This genius little dish was dreamed up by my good friend Michael Hughes. He did a version of it when he was the chef of a supper club dinner that I was lucky enough to attend.
I love the play on words: oyster mushrooms stand in for oysters in this Rockefeller. Come on, it's awesome! Besides that, it tastes really great, and they are fun to eat. This dish would make the perfect appetizer for your holiday party. The rich spinach bumps up against the meaty mushroom. The whole thing is topped with crunchy parmesan and breadcrumb topping.
Oyster mushrooms can be found at Whole Foods and Fresh Market. However, to get the biggest and best (not to mention least expensive) mushrooms, it's best to seek out your local Asian foods market.
Oyster Mushroom Rockefeller
(makes a dozen)
2 tablespoons butter
1 tablespoon olive oil (more for drizzling)
12 large oyster mushroom caps (woody stems trimmed off)
salt and pepper
1/4 cup shallot
1 tablespoon garlic
splash of Pernod
1 tablespoon vermouth
1 tablespoon flour
1/2 cup whole milk (or cream)
5 ounces fresh spinach (blanched, squeezed dry, chopped)
1/2 cup parmesan
1 tablespoon bread crumbs
In a 12-inch frying pan over medium heat, melt a tablespoon of the butter and add the olive oil. Once the oil has come up to temperature, sear the mushroom caps until lightly browned on both sides. This should take about 2 minutes per side. Remove mushrooms from the pan and set aside on a separate plate. Season them with salt and pepper to taste.
Into the same pan with the remaining oil and butter, add the shallot and garlic. Cook for a few minutes until the shallot has softened. Be sure to keep the mixture moving so the garlic does not burn. Add the Pernod and vermouth to the pan. Once the alcohol has evaporated, remove the shallot and garlic mixture, and set aside in a separate bowl.
Melt the remaining tablespoon of butter in the pan. Add the flour and whisk until fragrant. This should take about two minutes. Whisk in the milk making sure there are no lumps. Once the mixture starts to thicken, add the spinach and the garlic and shallot mixture. Check for seasoning. Add salt and pepper to taste.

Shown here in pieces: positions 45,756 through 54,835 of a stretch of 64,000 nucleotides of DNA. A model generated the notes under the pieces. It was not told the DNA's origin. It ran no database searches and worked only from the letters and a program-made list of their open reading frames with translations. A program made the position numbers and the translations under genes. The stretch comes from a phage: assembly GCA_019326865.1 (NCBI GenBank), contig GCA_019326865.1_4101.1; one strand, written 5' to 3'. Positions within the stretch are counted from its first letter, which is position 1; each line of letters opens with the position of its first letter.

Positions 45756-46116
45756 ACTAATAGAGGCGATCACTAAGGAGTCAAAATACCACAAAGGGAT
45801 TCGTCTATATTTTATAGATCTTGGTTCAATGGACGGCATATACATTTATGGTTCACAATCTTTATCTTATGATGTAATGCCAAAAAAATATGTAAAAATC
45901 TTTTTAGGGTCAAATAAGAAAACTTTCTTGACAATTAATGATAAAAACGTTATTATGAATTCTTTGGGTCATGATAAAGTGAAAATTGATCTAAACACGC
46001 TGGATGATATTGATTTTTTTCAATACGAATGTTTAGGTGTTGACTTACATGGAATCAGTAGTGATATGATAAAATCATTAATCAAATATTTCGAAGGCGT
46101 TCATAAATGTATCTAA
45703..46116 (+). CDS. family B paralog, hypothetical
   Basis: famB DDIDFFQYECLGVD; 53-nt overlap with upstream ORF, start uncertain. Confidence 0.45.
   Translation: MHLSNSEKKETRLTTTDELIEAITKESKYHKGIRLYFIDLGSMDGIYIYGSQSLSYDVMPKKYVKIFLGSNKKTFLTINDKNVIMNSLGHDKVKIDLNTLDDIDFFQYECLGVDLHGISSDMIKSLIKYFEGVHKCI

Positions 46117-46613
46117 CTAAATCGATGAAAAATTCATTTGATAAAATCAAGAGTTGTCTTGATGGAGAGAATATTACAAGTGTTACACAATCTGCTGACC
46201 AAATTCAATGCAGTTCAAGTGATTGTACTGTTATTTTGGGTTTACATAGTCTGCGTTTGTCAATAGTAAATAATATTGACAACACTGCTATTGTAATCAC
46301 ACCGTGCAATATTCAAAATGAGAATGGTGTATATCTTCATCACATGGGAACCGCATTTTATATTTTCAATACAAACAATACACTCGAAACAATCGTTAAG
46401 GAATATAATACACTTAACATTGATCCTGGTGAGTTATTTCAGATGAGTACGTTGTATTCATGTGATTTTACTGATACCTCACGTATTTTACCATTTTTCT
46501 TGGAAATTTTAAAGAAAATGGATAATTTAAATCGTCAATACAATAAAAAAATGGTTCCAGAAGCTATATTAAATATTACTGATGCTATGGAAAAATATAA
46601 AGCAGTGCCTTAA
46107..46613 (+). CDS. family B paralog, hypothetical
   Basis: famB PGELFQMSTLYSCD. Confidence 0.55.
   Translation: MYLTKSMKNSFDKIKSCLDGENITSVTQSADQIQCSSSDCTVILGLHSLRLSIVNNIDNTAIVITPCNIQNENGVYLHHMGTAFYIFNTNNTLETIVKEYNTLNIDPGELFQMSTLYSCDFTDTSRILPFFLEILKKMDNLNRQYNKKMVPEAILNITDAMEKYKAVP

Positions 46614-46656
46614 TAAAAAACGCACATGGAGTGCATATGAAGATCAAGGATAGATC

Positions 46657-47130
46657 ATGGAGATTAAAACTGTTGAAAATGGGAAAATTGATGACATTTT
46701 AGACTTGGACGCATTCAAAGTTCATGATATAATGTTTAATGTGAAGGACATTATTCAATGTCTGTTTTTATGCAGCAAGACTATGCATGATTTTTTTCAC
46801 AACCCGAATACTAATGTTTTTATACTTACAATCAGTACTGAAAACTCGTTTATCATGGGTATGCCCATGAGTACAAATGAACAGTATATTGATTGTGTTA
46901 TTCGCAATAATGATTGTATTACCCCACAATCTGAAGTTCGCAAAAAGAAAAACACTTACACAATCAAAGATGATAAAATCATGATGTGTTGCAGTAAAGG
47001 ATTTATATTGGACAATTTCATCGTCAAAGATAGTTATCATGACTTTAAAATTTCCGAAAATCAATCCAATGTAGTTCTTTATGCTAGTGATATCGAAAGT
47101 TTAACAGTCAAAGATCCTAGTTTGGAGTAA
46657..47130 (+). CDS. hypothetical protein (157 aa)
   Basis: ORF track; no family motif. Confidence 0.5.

Now mix the parmesan and breadcrumbs together in a separate bowl. Turn your oven on medium broil. You are now ready to assemble the dish. Gather 12 ceramic soup spoons. Into each place 1 tablespoon of the spinach mixture, one large oyster mushroom cap, a tablespoon of the parmesan mixture, and a drizzle of olive oil. Broil for four minutes or until browned. Keep warm in a low oven until ready to serve. Serve with lemon slices and chopped parsley.
are king oyster mushrooms a viable sub for the regular type of oyster mushrooms? i've only ever had the king ones before, and they do have a lovely, slightly seafood-y flavour.
please share this short video with your non-veg friends! choosing to go meatless just ONE day a week can save countless lives and tremendously impact the environment! http://www.youtube.com/watch?v=tpziz8cJMaI
You could use king oyster (one of my favorite), but try it with regular oyster mushrooms first. I think you'll like it.
You should really write a vegetarian mushroom cookbook next. For realz. You're, like, the mushroom king.
Ooh lala! That sounds great! i might just make that for christmas!
I do love me some mushrooms. I joked that the name of my book should be "I hope you like mushrooms"
thin slices of king oyster mushrooms, dipped in almond milk and dredged in a mixture of chickpea flour, cornstarch and dried thyme, then pan-fried in peanut oil = TO DIE FOR
i have to make a huge batch whenever i cook them, because i start eating them as soon as they come out of the pan.
My name is Rebecca and I'm one of the Editors at HuffPost Taste. I'm working on a roundup of some of our favorite oyster mushroom recipes, and would love to feature a photo from this amazing post, pending your permission. We'll link back to your original post for the recipe.
Would you mind just letting me know whether you'd like us to credit the photo to your name or your blog's name? You can reach me at: rebecca.orchant (at) huffingtonpost.com.
Thanks very much!
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